Yukata & Summer Festival at Shinagawa Shrine

The summer has been ruling Tokyo for awhile and along with it all the summer festivals! Usually, other bloggers write about all the major festivals, so sometimes it’s easy to forget the not-so-major-yet-unique local summer festivals.

There is this cool place located in Shinagawa, called Shinagawa Shrine, though not so widely known, it boasts a few unique features, including the Shinagawa Mt. Fuji, an artificial mountain built to imitate Mt. Fuji! The view from the top of the shrine is truly breathtaking! (Check out my video blog Part 2 for the walkthrough the festival.)

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Of course, summer festivals in Japan are associated with colorful traditional yukatas, really, you shouldn’t attend a festival without one. So where can we get one? Though there are a lot of retails stores in Tokyo where you can purchase your own yukata, I would recommend renting one instead. Yukata rental locations are very common, but most of them are not foreigner-friendly, so after some research I found a place which boasts its English website, marginally-good English-speaking staff and Shibuya location.

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Check out their website below


Yukata/Kimono rental places usually include a kimono professional who will professionally dress you in the yukata or kimono of your choice.
AKI also offers hair and make-up services to complete your look.
We did the full course!

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Check out the 1st part of my video blog below to see the whole process:

Once you are all dressed up in your yukata, you are ready to attend the summer festival!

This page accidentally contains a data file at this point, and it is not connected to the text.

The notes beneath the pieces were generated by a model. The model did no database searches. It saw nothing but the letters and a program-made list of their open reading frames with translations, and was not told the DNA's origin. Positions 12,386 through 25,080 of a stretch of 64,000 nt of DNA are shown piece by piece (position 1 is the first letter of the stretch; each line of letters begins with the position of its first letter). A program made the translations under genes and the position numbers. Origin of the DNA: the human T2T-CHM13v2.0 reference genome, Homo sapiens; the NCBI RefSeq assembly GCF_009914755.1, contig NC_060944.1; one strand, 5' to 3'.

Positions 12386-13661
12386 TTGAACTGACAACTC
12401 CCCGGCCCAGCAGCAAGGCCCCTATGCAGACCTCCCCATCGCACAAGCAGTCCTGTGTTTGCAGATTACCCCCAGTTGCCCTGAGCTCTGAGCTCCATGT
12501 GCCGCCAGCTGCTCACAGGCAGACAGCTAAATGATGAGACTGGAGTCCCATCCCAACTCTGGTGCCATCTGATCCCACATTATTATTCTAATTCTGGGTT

Arriving at Shinagawa Shrine, right away, I was surrounded by the scent of festival foods, children’s laughter and the shrine priests’ festive chanting. The day we attended the festival, was quite a special day because the Shrine God was being transported to its temporary shrine at a different location. In Japan, it’s called Mikoshi. The Shrine God is believed to be transported inside the golden carriage carried on the shoulders of the transporters. They carry the carriage down the stairs and up the road to its next destination to the sounds of taiko drums and festive chanting!

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Check out my video blog below:

As you saw in the video below, after the Mikoshi left the temple, we returned to the shrine to enjoy all the fun things festival had to offer, including games, food, fortune telling, sightseeing and praying.

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Summer festivals are a fun way to immerse yourself in the local culture and observe it first hand while enjoying the festivities.
And grab a cold drink at the end of the hot summer day as the night falls across the city that never sleeps.

Enjoy Japan, the fun way!




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